According to the 12th Five Year Plan, handicrafts and handlooms are a Rs 24,300-crore industry, contributing Rs 10,000 crore to India’s export earnings annually. According to a recent report by the IMARC Group, the global handicrafts market reached a value of $583.4 billion in 2018. The market value is expected to grow exponentially and is projected to reach $1091.2 billion by 2024, expanding at a CAGR of more than 11 percent during 2019-2024. As estimated by the Indian Trade Portal, during April-November 2019, the value of handicraft exports from India stood at $2.45 billion and in 2017-18 the export of Indian handloom products was valued at $353.9 million (making India the second-largest exporter of such products in the world).
The real issue is systemic, and deep-rooted, says fashion designer Rahul Mishra. “There’s a sheer misuse of labour prevalent in many craft clusters—workers get paid as little as Rs 2,500 a month, when each woven saree could retail for 10 times that price. Most artisans don’t even get paid minimum wage as per the law,” he says. “The industry needs to bring stakeholders together to address these issues, and truly work towards uplifting the artisan.”
According to Sunil Sethi, chairman, Fashion Design Council of India (FDCI), the country needs to promote handloom as a luxury product. “By that I don’t mean that it needs to be expensive, but it should be understood as rare, because it is produced in a very special way,” he says. “We have about 3.5 million people engaged in handloom weaving and allied activities, and approximately 30 lakh looms. No other country can boast of such figures.”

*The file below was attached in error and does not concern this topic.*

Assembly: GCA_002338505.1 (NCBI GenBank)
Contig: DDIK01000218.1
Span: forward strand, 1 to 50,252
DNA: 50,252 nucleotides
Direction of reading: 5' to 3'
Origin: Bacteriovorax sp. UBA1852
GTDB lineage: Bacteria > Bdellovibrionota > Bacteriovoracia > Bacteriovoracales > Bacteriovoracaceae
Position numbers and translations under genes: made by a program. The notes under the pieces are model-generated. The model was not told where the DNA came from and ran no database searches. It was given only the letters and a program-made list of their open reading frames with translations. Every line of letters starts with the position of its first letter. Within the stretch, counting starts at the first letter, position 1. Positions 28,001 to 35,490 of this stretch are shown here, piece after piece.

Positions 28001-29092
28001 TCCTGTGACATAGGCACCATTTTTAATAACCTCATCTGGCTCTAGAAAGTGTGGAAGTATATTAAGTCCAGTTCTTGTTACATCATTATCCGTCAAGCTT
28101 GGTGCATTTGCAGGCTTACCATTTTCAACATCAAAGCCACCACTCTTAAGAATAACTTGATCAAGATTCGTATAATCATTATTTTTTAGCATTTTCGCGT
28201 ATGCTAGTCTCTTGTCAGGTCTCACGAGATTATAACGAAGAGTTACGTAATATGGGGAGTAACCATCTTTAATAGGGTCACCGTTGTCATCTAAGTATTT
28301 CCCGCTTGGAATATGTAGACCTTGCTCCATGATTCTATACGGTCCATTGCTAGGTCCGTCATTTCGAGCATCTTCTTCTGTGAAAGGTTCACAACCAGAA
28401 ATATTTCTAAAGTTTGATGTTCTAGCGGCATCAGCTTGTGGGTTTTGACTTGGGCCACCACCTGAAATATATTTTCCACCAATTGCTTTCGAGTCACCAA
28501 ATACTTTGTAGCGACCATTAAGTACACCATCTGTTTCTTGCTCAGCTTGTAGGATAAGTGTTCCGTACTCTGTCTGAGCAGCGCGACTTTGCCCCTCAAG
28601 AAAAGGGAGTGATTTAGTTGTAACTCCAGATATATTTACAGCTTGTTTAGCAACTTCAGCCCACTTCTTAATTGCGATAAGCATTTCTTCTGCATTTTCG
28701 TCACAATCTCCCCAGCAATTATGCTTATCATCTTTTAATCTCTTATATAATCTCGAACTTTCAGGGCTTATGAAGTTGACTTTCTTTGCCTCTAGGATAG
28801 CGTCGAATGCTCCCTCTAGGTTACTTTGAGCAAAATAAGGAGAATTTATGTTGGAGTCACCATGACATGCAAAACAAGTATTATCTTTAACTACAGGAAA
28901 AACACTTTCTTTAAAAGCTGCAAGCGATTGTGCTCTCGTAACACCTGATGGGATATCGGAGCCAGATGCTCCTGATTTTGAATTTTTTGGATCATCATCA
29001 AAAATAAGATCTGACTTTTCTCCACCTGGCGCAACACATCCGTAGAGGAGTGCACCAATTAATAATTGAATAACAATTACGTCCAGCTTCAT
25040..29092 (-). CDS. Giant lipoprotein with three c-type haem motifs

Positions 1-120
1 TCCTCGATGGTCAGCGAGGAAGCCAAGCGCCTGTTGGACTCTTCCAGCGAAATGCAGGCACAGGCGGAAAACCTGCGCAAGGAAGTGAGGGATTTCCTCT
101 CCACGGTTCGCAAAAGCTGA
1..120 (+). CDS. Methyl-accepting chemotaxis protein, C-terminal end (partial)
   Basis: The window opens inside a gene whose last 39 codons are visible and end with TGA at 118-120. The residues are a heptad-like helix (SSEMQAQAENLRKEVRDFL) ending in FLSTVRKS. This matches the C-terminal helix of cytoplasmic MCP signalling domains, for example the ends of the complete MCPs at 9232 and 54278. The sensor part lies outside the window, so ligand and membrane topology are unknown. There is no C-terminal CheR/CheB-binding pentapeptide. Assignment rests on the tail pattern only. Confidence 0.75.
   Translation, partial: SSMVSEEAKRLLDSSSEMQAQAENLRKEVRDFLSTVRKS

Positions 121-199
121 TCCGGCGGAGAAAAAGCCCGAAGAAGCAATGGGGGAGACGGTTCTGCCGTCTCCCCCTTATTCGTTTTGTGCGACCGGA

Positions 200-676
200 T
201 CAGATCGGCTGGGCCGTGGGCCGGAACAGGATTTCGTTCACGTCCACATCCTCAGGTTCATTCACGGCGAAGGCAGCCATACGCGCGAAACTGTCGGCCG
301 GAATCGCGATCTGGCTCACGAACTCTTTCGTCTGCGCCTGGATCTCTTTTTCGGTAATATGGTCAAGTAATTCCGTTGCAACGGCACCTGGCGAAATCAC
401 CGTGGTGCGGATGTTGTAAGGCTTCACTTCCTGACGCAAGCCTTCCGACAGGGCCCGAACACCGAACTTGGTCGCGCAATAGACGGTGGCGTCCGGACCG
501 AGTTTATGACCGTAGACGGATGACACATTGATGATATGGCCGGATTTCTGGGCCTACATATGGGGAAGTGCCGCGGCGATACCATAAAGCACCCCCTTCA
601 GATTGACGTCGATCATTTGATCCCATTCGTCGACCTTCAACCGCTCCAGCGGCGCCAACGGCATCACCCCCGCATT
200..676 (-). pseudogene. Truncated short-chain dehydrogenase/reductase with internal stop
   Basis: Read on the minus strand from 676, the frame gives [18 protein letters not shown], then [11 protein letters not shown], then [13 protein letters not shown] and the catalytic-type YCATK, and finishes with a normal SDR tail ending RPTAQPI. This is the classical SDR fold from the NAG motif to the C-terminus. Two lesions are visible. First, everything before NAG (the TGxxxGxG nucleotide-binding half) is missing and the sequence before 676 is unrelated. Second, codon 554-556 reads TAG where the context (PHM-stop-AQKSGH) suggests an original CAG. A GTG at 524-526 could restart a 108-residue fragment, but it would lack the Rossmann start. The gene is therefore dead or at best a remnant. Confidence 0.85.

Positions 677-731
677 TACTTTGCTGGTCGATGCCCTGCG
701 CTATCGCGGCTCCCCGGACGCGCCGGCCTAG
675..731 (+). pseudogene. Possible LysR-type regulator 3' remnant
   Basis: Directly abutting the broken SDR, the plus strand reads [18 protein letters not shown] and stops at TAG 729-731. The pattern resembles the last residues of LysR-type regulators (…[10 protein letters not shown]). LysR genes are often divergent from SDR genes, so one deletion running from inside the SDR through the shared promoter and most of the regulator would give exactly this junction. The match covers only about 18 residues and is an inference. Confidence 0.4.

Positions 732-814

Micro small and medium enterprises (MSMEs) in the crafts sector have been particularly hit by the Covid-19 crisis. In a recent survey by All India Artisans and Craftworkers Welfare Association (AIACA), some of the major challenges are cash flow crises, wage losses, cancellation of orders, supply disruptions and uncertainties regarding shipments post lockdowns. “Given the collapse of consumer markets, global markets, and loss of traditional marketplaces due to the pandemic, there needs to be much more concerted investments into driving consumer behaviour and buying sentiment towards Indian handmade products,” says Sreya Mozumdar, executive director of AIACA, which has been working on a range of issues to promote market-led growth for the crafts sector, increased incomes, and improved living standards of crafts producers. It works with more than 110,000 artisans across 23 states, and was one of the signatories of the open letter in response to Mukherjee’s H&M collection.